Essay on 1 POSTED Animals Invertebrates

Submitted By Eward11E
Words: 679
Pages: 3


Learning Objectives: (These apply to both animal lectures (vertebrates/invertebrates)

1) List the traits that distinguish the major animal groups; identify the trait and groups on a phylogeny
2) Explain what a coelom is and explain its function(s)
3) Explain the value of cephalization, a central nervous system, and segmentation to diversification in animals
4) Explain the pros and cons of endoskeletons vs exoskeletons and provide examples of each from the animal group
5) Distinguish between a protostome and a deuterostome
6) List the four features of chordates and explain how vertebrates are different from chordates and how they are different from tetrapods
7) Explain examples of modification of existing parts to create new structures
8) Explain an example of homology and convergent evolution in the animal group


Animals…followed plants onto the land

1.4 million named species - includes 1.2 million arthropods, 1 million insects

Animals are defined as being/having:
- multicellular
- lack cell walls
- heterotrophic
- mobile/motile
- nerves and muscles (except for sponges) (enabled rapid response to external stimuli)
- sexual reproduction (production/fusion of haploid gametes)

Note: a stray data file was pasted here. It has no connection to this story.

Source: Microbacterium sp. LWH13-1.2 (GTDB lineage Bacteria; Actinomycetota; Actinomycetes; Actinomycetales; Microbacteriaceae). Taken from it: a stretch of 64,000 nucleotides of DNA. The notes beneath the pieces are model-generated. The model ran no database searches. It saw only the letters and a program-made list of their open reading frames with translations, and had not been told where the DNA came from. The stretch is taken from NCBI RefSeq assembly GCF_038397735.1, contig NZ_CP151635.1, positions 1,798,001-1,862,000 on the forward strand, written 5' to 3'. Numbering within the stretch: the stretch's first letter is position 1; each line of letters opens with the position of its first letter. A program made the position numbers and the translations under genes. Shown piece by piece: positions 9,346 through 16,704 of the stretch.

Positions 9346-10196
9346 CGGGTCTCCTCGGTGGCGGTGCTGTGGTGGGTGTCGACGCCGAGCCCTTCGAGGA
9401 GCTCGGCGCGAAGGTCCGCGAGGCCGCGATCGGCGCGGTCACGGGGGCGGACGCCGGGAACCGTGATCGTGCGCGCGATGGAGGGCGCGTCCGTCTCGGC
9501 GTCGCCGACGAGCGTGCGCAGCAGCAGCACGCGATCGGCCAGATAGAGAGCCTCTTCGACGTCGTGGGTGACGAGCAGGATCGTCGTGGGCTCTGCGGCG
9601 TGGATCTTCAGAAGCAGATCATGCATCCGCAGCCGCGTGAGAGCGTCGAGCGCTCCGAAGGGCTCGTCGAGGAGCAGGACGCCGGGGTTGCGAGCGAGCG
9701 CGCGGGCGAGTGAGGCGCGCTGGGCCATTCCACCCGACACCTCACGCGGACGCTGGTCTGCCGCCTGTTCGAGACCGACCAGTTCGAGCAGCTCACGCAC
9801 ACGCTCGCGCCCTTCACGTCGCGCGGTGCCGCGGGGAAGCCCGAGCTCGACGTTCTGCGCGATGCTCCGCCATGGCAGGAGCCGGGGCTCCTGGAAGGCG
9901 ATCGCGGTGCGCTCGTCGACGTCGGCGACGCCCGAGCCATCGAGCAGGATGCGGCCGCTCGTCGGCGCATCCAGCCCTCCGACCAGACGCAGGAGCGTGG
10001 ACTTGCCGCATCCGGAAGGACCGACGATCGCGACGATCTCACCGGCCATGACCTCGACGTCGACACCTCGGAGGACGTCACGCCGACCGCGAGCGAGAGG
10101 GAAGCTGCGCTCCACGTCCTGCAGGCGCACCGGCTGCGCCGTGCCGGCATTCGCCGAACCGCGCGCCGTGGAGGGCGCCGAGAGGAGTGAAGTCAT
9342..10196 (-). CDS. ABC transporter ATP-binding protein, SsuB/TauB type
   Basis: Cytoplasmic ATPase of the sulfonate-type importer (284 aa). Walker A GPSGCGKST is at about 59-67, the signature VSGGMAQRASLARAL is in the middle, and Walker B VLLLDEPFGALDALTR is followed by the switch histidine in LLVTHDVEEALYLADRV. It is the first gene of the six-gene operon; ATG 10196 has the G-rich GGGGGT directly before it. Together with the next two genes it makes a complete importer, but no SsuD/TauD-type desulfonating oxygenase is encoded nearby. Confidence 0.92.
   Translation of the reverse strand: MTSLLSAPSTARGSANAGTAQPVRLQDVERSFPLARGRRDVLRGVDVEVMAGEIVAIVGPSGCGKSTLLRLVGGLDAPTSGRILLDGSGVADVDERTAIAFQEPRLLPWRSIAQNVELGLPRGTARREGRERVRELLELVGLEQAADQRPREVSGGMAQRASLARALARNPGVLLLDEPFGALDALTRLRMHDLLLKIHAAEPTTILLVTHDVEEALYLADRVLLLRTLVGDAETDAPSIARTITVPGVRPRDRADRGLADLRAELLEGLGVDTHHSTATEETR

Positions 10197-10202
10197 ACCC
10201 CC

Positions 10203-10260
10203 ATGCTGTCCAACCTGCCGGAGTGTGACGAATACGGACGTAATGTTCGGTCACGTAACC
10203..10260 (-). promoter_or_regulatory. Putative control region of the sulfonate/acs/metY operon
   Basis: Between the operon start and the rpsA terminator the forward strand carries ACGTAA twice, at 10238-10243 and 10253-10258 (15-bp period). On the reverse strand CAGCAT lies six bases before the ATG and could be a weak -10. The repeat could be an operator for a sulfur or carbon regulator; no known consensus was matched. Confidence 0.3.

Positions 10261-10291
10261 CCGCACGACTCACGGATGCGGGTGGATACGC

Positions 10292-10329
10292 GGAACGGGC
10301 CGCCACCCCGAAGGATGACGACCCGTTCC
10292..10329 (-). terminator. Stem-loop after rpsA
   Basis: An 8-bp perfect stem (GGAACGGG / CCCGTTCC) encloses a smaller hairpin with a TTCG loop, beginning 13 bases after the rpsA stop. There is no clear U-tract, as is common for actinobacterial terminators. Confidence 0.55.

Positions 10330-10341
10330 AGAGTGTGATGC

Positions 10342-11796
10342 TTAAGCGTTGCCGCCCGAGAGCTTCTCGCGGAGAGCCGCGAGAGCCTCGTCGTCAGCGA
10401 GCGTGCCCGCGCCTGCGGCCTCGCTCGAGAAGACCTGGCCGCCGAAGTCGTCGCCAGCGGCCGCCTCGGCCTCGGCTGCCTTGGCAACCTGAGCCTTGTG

There are: 30-35 Phyla (depending on who you talk to)
...all of which seem to have emerged in the Cambrian – and none since

- Animals at the “Phylum” level have shared traits based on “body plan” stemming from a common ancestry.
- Animals are monophyletic (have a single common ancestor)

Key synapomorphies in the animal lineage:
- multicellularity
- cell-to-cell adhesion

Clear evolutionary trend toward increasing complexity:
- Sponge has no true tissue
- Cnidarians: tissues but no organs
- Flatworms and above: organ and organ systems

1) Radial vs Bilateral symmetry:
- hypothesis: origin of Central Nervous System (CNS) is linked to evolution/origin of bilateral symmetry
- along with cephalization, this enabled more efficient hunting and capturing prey

2) Origin of coelom – a “tube within a tube” with: - inner tube of gut and anus - outer tube of nerves and skin - middle tube of muscle and organs

- a fluid-filled cavity that provides space for circulation of oxygen and nutrients
- allows organs to move independently of each other
- Primitive animals: no cavity; solid tissue
- True coelom: space for organs to develop; organism can operate independent of body wall

Protostomes and Deuterstomes
- Protostomes: mouth develops first and blocks of mesoderm hollow out to form coelom
- Deuterostomes: anus develops first and pockets of mesoderm pinch off to form coelom
…end result appears the same; adaptive significance of either one is uncertain

Major groups in the protostomes: mollusks, annelids, flatworms, rotifers

Major groups in the deuterostomes:

3) Segmentation: hypothesis is that segmentation enables specialization

Protostome phylogeny is confusing because…although they are monophyletic…
- some traits evolved independently in different lineages
- some traits that were synapomorphies were lost in some lineages

Major Phyla:
1) Phylum Porifera – sponges - ancient and primitive - flagella move water -